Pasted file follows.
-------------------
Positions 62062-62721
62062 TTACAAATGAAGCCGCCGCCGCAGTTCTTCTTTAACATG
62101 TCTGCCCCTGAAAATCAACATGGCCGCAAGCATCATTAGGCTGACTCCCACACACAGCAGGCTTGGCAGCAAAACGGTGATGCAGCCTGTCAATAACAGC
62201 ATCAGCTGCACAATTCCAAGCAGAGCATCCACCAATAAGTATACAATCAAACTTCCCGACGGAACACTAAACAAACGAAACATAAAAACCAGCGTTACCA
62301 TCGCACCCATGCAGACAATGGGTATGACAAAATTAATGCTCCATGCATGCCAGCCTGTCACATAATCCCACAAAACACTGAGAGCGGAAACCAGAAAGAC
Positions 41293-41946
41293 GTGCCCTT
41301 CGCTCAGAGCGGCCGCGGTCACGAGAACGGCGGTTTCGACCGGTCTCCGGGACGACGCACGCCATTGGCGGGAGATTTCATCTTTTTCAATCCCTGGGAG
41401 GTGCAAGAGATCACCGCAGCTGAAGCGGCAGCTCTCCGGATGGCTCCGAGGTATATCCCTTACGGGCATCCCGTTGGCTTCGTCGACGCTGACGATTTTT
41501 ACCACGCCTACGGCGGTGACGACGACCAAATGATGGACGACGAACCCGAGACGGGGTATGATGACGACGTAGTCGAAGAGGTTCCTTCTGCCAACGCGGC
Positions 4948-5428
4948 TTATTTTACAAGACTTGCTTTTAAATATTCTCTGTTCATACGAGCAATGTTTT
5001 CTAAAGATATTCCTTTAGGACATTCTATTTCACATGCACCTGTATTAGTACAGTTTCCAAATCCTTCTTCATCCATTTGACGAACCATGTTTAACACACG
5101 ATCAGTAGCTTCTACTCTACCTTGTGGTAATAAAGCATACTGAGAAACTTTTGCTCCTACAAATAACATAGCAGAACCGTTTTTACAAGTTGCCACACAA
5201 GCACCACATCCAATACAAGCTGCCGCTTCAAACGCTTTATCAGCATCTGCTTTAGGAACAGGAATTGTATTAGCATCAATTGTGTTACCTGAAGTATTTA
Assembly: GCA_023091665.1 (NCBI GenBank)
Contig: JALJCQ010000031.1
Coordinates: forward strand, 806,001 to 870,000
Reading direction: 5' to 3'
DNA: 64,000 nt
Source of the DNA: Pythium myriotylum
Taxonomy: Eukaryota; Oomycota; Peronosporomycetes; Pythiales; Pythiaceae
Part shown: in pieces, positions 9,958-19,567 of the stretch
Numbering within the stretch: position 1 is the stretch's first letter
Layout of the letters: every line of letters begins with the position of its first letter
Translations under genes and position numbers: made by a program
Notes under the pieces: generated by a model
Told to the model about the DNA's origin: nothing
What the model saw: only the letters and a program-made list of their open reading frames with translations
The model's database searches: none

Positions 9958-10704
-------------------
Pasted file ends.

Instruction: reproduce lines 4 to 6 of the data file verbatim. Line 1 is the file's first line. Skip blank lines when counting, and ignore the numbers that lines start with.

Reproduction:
62201 ATCAGCTGCACAATTCCAAGCAGAGCATCCACCAATAAGTATACAATCAAACTTCCCGACGGAACACTAAACAAACGAAACATAAAAACCAGCGTTACCA
62301 TCGCACCCATGCAGACAATGGGTATGACAAAATTAATGCTCCATGCATGCCAGCCTGTCACATAATCCCACAAAACACTGAGAGCGGAAACCAGAAAGAC
Positions 41293-41946